From classroom to lounge room: Five things I learned from presenting Australia by Design

From classroom to lounge room: Five things I learned from presenting Australia by Design

Taking her love of design to the small screen, an RMIT student is co-presenting a show that puts the spotlight on design innovations in Australia. She shares her experience and top tips.

Bachelor of Industrial Design (Honours) student Alè Anastasiou was selected as a presenter for the latest season of Australia by Design – Innovations, as part of a School of Design partnership.

Hosted by TV personality and designer Jamie Durie, the show features amazing innovations and design-led solutions from around the country with the top innovation of the year selected by a panel of expert judges in the eighth and final episode.

Despite the hectic filming schedule, Alè said she was excited to bring her love of design to the Australia by Design Audience.

Here she shares what working on the show has taught her so far.

Alè on the Australia by Design set Alè on the Australia by Design set. Photo: Lint Gannon

1. Follow your passion

Although Alè had always had a love for design, she said it was her amazing mentors at RMIT, including Senior Lecturer in Architecture and Design Dr Malte Wagenfeld, and Industrial Design Lecturer Judith Glover, who always encouraged her and inspired her to be more critical about design and the world we live in.

She said it had always been an absolute passion of hers to be a part of the design whirlwind and see creative minds - and hands - at work.

“So when I was approached by RMIT to apply for the presenter role on the show, I couldn't think of a better opportunity,” she said.

It allowed her to build on her passion for design, especially the future of industrial design, in which she saw a real focus on sustainability and efficient design solutions. 

2. Be inspired… (by other people)

Working on a TV show is a great way to be introduced to a surprising range of people.

Alè said she thought she’d mainly be talking to large firms with big budgets and great design facilities – and she did encounter plenty of those.

But the shoots that really stood out for her were with were with families who saw a problem and found a passion within themselves to make a difference, using whatever they had at their disposal.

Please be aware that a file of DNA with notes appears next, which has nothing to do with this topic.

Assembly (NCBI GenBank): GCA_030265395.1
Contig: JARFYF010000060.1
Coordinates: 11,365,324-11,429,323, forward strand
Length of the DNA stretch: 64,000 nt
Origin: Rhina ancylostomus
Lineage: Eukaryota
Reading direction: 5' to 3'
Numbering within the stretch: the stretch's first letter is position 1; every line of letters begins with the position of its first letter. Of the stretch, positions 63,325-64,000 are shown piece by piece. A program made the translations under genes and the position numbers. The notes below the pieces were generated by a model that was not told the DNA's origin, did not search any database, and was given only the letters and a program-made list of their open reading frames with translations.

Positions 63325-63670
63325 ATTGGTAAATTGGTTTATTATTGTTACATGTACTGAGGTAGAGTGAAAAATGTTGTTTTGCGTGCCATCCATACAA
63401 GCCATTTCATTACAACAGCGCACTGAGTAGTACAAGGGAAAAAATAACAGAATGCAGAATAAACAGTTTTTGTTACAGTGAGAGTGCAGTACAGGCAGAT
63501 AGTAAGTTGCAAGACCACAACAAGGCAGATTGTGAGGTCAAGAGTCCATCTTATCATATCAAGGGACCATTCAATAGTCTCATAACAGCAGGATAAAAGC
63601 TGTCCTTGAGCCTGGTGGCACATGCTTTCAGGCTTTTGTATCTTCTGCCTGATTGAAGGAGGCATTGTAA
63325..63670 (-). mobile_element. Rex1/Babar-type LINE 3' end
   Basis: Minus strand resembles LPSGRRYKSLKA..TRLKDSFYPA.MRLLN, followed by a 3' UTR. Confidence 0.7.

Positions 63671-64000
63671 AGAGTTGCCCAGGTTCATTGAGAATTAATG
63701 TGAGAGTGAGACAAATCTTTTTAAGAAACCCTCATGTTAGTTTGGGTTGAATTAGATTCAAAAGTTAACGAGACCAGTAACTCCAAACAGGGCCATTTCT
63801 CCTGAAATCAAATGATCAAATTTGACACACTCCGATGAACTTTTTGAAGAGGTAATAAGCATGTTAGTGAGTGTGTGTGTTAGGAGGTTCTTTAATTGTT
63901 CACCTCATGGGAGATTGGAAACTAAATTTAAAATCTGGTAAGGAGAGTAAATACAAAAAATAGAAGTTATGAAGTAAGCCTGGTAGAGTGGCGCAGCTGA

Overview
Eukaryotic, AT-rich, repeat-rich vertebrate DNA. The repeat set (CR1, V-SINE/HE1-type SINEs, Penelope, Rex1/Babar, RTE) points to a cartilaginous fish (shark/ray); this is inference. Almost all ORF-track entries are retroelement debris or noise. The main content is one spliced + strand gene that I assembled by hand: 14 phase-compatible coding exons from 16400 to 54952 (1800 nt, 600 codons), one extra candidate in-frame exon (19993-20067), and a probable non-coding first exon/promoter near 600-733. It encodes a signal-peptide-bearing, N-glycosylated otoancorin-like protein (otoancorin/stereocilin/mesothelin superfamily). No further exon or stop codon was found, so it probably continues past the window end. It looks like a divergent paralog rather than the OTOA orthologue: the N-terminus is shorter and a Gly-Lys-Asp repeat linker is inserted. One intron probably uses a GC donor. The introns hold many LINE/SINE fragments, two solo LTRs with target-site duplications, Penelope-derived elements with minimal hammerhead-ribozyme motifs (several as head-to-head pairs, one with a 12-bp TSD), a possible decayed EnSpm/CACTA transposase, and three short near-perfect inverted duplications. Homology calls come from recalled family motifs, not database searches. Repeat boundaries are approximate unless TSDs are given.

"I couldn't help but love hearing the stories of parents heading out to Aldi to get their 3D printers for prototyping,” she said.

“It shows you don't always need millions of dollars and a huge team behind you - just an innovative idea and the drive to make it happen.”

A stand-out innovation came from RMIT graduate Ryan Tilley, who invented Gecko Traxx, an accessory that allows wheelchair users to access off-road terrain, from beaches to dirt tracks, as part of his final-year project.

Alè said she hoped to act on the lessons she learned from the inspiring people she met on the show - bringing the same passion, resourcefulness, creativity, energy, conscientiousness and sense of fun into her own work in future. 

Alè on set with design innovation Vegepod Alè on set with design innovation Vegepod

3. Be open... (to new ideas)

At its most simple, design innovation is about bringing an idea to the market – and these ideas can come from the most unexpected places.

One memorable shoot was with Nanosonics Australia - a medical innovation company that focuses on serious infection prevention, who designed a disenfection chamber that was actually inspired by a bonsai mister.

Alè said it was a reminder to be open to inspiration wherever it may come from – sometimes critical thinking and creativity can link to answer a need most of us didn’t even know we had.

4. Believe in your own abilities

Being a TV host can be stressful – there was a lot more to it than Alè initially thought.

She said it was a long process, with the shoots beginning in May and not wrapping up until October.

"I was heading to shoots in Sydney, which meant catching early flights, and waking up at four in the morning to do my own hair and make-up and make it to the airport in time for interstate shoots that would last up to four days," she said.

It was a tricky balancing act with her full-time study workload, but in the end, Alè said she wouldn’t change a thing.

RMIT alumnus Ryan Tilley (middle) featured on a segment of the show with his design Gecko Traxx RMIT alumnus Ryan Tilley (middle) featured on a segment of the show with his design Gecko Traxx

5. Make the most of every experience

Even though she’d never expected that she would be a TV host, Alè learned so much, and couldn't have been happier to get involved in so many new and exciting Australian innovations. 

Her favourite part was engaging with the designers, be it head designers from transport giant Kenworth, or a family working on a way to teach their children how to draw.

She said the shoots gave her a chance to listen to the stories behind all of the ideas on the show, hearing what was involved in bringing those ideas to reality was incredibly eye-opening.

"It's one thing to do design work at uni, but to see the different ways it can happen out in the real world is a truly priceless experience.”


Story: Jasmijn van Houten and Alè Anastasiou

03 October 2019


03 October 2019


  • Design
  • Industry
  • Student experience

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